I recently read about and heard recordings of the bansuri, a bamboo flute used in Indian (Hindu) music. I decided to try and make one myself, and according to the tutorial I read it shouldn't be too difficult, but there are some points I need to get clear about:

The tutorial said to find a bamboo stalk with an internal diameter of between 3/4" to 7/8", according to the scale you want the flute to be tuned to. So I figure both the length AND the internal diameter of the pipe determine the base pitch it produces, yes? If that's the case, because you can't have very specific sizes when picking a random bamboo, am I required to make specific calculations against the measured internal diameter in order to find the exact length the bamboo should be cut to if I want to reach a specific concert pitch (A, for example)?

And then there's the question about intonation (accuracy of all pitches along a scale): if the internal diameter of the bamboo stalk is not consistent along its entire length, will the pitches be off-scale if I were to make the finger holes positioned without correction as dictated by simple perfect-scenario (symmetrical bamboo) calculations? If it is so, should I rather find a bamboo stalk with a smaller internal diameter and sand it on the inside to a specific, symmetrical diameter?

And the final question — is there a way to make such a simple instrument chromatic rather than just major-scale? It seems like flutes don't use an excessive amount of finger holes for this (if that could even reach the desired result) but rather use keys that allow for secondary in-between notes, so I figure.


1 Answer 1


The vibration of an object (either the air inside the flute, a string, or a membrane) is formed by the superposition of various "normal modes" of vibration, each with a different frequency. The lowest frequency is typically obtained when the whole object moves in the same direction; e.g. a string makes an arc, not an S-shaped curve. This frequency is the "fundamental". In 1-dimensional objects, such as a string, the higher frequencies are typically multiples of the fundamental: they are called the "armonics". Such sounds are the "notes". 2- or 3-dimensional objects generate more complex superpositions of frequencies, that we hear as "noise": an example is the drum. This does not mean that a "noise" is not nice, nor that it does not have a specific pitch and cannot be evaluated as a note.

A flute generates a "note", so it should be 1-dimensional. This is almost true, since its vibration is mostly along the length. If the diameter is small compared to the length, what determines the sound is basically the length; the diameter and the possible variation of diameter only determine the harmonics, and hence the particular "voice" of the instrument. However, if the diameter is large, you start hearing a "noise", corresponding to transversal vibrations. It is, e.g., the particular sound similar to the wind that you hear in the Pan flute. If the diameter is very large, you get a real "noise", such as in the didjeridoo: although it is a noise, it can be nice!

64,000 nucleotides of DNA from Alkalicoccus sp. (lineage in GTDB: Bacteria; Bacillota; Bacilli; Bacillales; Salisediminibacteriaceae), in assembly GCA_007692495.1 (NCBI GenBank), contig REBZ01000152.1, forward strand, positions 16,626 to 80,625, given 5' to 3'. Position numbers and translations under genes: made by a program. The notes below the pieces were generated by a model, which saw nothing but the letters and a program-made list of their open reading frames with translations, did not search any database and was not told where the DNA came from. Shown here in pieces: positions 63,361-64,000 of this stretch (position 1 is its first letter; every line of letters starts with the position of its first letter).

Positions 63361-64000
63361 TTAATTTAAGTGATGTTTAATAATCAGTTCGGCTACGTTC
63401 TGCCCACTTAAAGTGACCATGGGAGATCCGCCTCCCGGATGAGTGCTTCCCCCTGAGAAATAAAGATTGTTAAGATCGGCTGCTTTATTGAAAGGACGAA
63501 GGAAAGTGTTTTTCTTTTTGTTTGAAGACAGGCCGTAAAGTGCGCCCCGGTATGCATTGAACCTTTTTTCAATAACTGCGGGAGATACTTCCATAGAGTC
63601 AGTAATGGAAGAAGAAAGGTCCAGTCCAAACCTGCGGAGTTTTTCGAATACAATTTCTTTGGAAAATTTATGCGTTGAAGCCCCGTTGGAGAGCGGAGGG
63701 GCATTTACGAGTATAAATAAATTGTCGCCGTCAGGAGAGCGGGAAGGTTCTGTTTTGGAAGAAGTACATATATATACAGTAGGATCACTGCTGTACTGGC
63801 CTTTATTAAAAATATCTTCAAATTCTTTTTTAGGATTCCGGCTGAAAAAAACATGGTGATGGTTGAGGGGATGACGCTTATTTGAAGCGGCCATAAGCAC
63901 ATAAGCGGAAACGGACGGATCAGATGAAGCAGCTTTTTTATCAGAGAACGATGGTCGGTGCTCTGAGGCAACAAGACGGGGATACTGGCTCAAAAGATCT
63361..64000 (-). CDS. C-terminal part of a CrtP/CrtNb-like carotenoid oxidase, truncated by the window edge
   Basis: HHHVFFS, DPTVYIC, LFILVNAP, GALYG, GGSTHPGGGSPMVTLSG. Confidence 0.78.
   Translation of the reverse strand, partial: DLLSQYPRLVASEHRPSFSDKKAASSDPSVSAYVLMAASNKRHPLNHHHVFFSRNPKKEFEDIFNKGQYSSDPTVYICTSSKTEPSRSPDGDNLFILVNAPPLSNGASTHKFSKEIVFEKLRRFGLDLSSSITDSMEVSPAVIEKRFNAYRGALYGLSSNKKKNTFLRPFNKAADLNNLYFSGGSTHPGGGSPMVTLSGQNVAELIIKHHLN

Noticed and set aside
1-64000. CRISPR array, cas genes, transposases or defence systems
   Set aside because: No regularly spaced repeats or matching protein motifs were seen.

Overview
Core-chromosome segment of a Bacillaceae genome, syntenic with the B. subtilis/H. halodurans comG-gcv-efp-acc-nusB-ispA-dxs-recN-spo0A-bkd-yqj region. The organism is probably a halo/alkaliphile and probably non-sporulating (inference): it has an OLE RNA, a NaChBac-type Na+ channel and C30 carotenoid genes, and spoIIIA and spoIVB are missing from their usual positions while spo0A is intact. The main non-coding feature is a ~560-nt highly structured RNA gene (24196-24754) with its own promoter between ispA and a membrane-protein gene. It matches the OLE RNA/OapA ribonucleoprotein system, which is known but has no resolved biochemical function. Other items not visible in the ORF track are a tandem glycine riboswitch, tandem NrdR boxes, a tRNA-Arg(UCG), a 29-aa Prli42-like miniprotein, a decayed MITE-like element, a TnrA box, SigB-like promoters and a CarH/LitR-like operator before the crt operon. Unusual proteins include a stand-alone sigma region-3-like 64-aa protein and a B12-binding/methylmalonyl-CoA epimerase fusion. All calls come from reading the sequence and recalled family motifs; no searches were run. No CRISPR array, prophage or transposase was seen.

So, summarizing: the diameter does not define the frequency; what matters is only the length. Also if there are variation in internal diameter, the "keys" must not be displaced. However, the particular "voice" that you will get depends on such details.

Finally, this is what physics teaches us. The experts in music can teach you much more.

  • $\begingroup$ I play guitar (and a bit of other instruments) and read about *harmonics/overtones (which are basically involved in the timbre of a note), but I don't really understand your definitions involving "1/2/3 dimensional" objects. In what way are strings or a flute 1 dimensional? And if the width of the pipe doesn't matter I suppose it makes the manufacture of a playable flute much easier than I suspected, but I would still like to know what should one do to make a flute chromatic (that is, play all 12 semitones in the Western octave)? $\endgroup$
    – TLSO
    Jun 30, 2019 at 21:45
  • $\begingroup$ @TLSO It is explained in the answer. If the flute's diameter is small compared to it's diameter, then we really only need to focus on vibrations along the length (1D). The exact value diameter shouldn't matter in this regime. $\endgroup$ Jun 30, 2019 at 22:48
  • $\begingroup$ @Aaron Stevens I suppose you wanted to say "compared to its *length", but either way even if you define the parameters involved in the fundamental pitch production as "dimensions", and in a flute you say it's one dimensional because only (to an extent) the pipe's length is involved, the string of a stringed instrument on the other hand is also affected by its diameter and tension. I'm still trying to understand how can I also turn a simple flute into a chromatic-capable flute; what additional modifications to the embouchure + finger holes construction could be done to add all possible tones? $\endgroup$
    – TLSO
    Jun 30, 2019 at 23:35
  • $\begingroup$ @TLSO yes sorry for that typo. For the guitar the vibrations only propagate in one dimension (along the length of the string). We don't consider vibrations along the string's thickness. Tension isn't a dimension. $\endgroup$ Jun 30, 2019 at 23:49
  • $\begingroup$ @TLSO in other words. For the guitar string you can express the wave amplitude as a function of just one spatial dimension and time. $\endgroup$ Jun 30, 2019 at 23:56

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